FOREVER AND EVER, AMEN
Our world has suffered so many natural disasters this autumn: earthquakes, forest fires, hurricanes. The pictures of lands and buildings devastated and people losing loved ones are horrifying. The ones that hurt me the most are the pictures of missing children publicized by parents and family. They hope their loved ones will be found and families will be united. Many say, “the material things we can replace. It's life that is most important”…and relationships.
In the Gospel we’ve just listened to, Jesus gives us very practical advice about what it takes to be his disciples. He says that to be his followers, we have to do two things: (1) take up our cross and (2) follow him. We have to do both. Taking up our cross isn’t enough. All the sacrifices we make aren’t enough. They have to make us follow the Lord. In the same way, we can’t honestly say that we’re following the Lord if we can’t say no to the things that will keep us from him. Part of following him necessarily means taking up our cross and carrying it in his footsteps, even if it means that our own feet will get bloody and nailed to wood just like our Lord’s were.
Romans 12:5-16; Psalm 131:1, 2, 3; Luke 14:15-24
By Nelly Bube
Today's first reading, from Romans, falls under the category of "The Duties of Christians" and is a marvelous reading. This reading reminds me of our connection to one another, of our interdependent need, of our contribution to the wholeness or the oneness as members of humanity and as members of the Christian community. The reading in Romans encourages me to become aware of my gifts and then to be generous in sharing my gifts. The reading also is encouraging in supporting my desire to identify the gifts of others and then to encourage others to use and share their gifts with humanity.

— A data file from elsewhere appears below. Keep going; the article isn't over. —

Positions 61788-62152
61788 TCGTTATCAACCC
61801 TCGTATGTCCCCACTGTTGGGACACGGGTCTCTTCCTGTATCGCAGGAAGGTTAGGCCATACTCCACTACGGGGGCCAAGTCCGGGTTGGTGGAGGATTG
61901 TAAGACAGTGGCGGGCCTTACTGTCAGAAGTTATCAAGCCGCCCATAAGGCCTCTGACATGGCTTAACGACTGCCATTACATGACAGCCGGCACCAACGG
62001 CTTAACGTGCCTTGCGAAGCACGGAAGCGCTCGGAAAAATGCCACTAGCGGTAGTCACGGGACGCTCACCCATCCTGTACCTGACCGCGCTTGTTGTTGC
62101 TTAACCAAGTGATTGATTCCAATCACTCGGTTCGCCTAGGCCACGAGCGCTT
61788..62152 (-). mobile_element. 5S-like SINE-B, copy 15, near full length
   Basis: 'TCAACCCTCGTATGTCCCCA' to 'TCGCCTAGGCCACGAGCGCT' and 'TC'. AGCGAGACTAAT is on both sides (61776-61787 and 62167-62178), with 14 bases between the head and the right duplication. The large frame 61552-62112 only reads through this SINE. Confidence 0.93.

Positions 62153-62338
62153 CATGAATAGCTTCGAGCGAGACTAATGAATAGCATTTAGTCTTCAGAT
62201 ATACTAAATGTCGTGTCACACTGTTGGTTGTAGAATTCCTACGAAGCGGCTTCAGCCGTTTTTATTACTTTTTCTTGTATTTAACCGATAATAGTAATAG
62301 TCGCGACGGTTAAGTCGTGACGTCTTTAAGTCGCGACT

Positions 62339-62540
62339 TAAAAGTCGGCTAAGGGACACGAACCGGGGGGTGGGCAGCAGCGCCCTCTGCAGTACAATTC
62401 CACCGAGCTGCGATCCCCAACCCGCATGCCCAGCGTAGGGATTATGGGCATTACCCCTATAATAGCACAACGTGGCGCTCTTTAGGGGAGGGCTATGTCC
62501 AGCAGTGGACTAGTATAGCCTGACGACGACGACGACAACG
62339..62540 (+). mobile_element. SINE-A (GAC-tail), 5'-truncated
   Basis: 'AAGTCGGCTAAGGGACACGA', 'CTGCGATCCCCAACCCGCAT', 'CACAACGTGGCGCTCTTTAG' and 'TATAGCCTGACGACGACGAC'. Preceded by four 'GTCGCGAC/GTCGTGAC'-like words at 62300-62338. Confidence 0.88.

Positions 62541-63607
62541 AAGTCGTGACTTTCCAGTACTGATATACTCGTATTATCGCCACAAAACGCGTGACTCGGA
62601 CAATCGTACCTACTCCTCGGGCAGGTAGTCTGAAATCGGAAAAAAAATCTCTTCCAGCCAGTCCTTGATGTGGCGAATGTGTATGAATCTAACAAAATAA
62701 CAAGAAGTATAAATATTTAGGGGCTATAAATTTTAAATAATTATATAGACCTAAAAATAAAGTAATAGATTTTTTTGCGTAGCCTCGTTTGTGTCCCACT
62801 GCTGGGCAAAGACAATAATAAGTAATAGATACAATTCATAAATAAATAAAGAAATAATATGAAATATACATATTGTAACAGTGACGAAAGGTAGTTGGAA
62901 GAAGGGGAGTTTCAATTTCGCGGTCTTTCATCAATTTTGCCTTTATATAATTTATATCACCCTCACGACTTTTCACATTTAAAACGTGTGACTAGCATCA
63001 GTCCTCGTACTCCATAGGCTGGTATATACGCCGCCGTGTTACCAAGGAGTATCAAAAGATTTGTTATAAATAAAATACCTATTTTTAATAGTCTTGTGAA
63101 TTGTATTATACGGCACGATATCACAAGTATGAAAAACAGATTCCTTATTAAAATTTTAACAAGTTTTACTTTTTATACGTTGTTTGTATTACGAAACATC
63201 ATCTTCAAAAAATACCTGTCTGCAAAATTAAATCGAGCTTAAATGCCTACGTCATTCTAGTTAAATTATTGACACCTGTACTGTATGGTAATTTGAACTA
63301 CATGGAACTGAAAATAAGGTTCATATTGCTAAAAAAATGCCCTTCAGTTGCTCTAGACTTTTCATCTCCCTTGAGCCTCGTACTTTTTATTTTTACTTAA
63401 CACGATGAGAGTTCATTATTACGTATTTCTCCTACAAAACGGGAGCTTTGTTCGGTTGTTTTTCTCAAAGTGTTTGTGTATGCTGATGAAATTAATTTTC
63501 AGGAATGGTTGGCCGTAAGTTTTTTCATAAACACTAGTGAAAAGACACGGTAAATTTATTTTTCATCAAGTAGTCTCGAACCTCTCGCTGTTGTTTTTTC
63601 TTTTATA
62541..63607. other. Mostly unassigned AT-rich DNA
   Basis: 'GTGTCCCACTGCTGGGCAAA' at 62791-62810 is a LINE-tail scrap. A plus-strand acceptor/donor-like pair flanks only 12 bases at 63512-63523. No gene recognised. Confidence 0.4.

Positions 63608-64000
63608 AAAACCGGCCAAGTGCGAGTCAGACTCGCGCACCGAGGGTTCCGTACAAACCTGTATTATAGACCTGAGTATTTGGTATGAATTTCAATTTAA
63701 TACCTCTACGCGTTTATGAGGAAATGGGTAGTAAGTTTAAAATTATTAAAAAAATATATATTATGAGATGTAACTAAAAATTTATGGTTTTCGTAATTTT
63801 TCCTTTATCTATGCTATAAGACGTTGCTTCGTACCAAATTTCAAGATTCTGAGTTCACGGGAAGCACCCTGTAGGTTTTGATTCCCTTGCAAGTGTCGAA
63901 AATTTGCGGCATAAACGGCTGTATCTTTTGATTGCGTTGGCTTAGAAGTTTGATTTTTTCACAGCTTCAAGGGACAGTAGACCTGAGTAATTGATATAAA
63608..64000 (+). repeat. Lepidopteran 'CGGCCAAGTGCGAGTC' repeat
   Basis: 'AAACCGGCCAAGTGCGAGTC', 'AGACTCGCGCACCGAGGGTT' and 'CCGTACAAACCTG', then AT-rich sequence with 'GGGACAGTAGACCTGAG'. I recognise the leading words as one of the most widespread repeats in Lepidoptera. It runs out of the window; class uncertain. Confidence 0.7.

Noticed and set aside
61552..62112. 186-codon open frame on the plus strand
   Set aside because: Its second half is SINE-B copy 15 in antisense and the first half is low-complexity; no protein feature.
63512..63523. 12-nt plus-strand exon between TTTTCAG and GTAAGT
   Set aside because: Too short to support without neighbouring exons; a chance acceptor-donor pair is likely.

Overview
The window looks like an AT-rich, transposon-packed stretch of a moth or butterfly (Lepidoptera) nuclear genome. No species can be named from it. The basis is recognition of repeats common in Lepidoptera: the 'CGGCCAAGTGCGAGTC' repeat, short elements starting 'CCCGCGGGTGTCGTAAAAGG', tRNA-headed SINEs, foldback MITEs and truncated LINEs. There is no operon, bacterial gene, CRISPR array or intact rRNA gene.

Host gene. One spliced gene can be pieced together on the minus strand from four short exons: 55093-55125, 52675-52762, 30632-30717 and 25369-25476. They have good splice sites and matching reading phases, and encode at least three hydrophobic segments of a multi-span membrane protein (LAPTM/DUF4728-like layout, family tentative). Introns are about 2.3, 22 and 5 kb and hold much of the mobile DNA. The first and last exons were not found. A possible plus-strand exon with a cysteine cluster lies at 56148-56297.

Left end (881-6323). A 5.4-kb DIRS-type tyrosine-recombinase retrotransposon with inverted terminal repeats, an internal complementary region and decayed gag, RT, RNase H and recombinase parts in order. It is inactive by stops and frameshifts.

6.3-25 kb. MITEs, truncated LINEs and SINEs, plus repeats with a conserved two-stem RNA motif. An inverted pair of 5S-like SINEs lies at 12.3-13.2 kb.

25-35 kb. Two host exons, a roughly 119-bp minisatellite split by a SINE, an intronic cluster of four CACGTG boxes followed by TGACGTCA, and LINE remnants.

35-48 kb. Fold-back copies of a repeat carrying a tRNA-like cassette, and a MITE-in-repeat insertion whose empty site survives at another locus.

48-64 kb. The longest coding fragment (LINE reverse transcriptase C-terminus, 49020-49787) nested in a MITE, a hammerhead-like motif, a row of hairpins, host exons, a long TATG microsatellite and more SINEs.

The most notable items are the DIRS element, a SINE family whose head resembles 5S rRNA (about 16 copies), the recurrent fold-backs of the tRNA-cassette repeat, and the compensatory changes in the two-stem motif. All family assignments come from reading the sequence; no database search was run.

As Jesus dines at the home of a Pharisee, he advises us not to invite our friends or wealthy neighbors over for dinner because good manners means they will be required to invite us back in return. Instead Jesus encourages us to welcome into our hearts those who might be unthinkable as guests - "the poor, the crippled, the lame, the blind" - the ultimate outcasts of society. They have no means to thank us.
Who in our own lives are the outcast or the overlooked? Whom do I ignore or dismiss in my own life?
Wisdom 11:22-12:2; 2 Thessalonians 1:11-2:2; Luke 19:1-10
The stage is set for Zacchaeus the wealthy tax collector. Tax collectors were among the most despised people in the society. The tax system itself ensured that. Their wages were the shekels they could extort from their own people over and above what they collected for the occupying Roman powers. Zacchaeus was “a chief tax collector,” one of the best at his job. Everything that Luke has written about wealth prepares us for a fierce confrontation between Jesus and Zacchaeus. What we hear instead is an invitation to dinner.